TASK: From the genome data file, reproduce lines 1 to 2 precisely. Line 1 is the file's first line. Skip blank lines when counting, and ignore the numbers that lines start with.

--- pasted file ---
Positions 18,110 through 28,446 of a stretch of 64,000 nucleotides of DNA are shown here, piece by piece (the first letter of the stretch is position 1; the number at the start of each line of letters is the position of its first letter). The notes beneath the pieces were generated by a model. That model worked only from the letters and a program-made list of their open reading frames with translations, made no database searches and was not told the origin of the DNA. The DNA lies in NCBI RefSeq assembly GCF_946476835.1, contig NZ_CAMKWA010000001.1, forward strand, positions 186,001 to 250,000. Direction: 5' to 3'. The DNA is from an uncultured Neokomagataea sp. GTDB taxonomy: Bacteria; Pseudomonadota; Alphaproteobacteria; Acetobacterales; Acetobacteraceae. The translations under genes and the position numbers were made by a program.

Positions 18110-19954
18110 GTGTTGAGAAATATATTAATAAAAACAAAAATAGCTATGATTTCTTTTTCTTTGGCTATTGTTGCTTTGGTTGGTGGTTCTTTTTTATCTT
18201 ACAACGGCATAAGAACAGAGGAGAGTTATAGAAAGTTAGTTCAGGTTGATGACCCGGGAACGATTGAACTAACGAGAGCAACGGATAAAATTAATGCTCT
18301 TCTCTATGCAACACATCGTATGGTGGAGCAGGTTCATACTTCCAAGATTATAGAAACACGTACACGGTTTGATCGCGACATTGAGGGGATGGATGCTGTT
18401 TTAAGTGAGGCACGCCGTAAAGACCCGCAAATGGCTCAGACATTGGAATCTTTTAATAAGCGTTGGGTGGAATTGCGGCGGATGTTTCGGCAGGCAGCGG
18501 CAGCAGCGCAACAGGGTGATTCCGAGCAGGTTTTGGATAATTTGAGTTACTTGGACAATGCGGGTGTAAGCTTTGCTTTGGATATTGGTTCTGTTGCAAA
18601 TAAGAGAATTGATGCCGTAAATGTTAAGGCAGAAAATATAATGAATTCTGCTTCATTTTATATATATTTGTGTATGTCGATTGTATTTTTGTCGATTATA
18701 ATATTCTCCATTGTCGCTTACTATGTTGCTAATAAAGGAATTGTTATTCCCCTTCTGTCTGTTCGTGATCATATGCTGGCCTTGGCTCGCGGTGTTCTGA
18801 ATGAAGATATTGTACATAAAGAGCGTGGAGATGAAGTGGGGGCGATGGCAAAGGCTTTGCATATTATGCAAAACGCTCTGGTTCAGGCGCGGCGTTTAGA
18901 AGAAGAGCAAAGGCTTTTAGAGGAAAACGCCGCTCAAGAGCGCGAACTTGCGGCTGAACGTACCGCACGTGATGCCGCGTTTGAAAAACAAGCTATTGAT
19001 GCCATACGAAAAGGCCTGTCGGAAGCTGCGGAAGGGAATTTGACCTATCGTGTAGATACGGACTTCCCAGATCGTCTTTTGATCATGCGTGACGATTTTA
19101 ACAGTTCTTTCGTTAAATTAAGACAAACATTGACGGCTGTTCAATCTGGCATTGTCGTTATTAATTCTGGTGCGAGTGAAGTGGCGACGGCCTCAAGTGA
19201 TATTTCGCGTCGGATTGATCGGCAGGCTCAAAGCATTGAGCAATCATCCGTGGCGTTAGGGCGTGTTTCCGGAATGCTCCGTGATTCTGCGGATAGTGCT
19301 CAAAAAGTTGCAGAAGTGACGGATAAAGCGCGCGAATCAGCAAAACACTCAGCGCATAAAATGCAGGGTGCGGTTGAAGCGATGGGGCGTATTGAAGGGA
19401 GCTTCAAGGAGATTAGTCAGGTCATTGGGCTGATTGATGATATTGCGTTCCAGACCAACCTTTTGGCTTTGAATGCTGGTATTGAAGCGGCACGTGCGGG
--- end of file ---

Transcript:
Positions 18,110 through 28,446 of a stretch of 64,000 nucleotides of DNA are shown here, piece by piece (the first letter of the stretch is position 1; the number at the start of each line of letters is the position of its first letter). The notes beneath the pieces were generated by a model. That model worked only from the letters and a program-made list of their open reading frames with translations, made no database searches and was not told the origin of the DNA. The DNA lies in NCBI RefSeq assembly GCF_946476835.1, contig NZ_CAMKWA010000001.1, forward strand, positions 186,001 to 250,000. Direction: 5' to 3'. The DNA is from an uncultured Neokomagataea sp. GTDB taxonomy: Bacteria; Pseudomonadota; Alphaproteobacteria; Acetobacterales; Acetobacteraceae. The translations under genes and the position numbers were made by a program.

Positions 18110-19954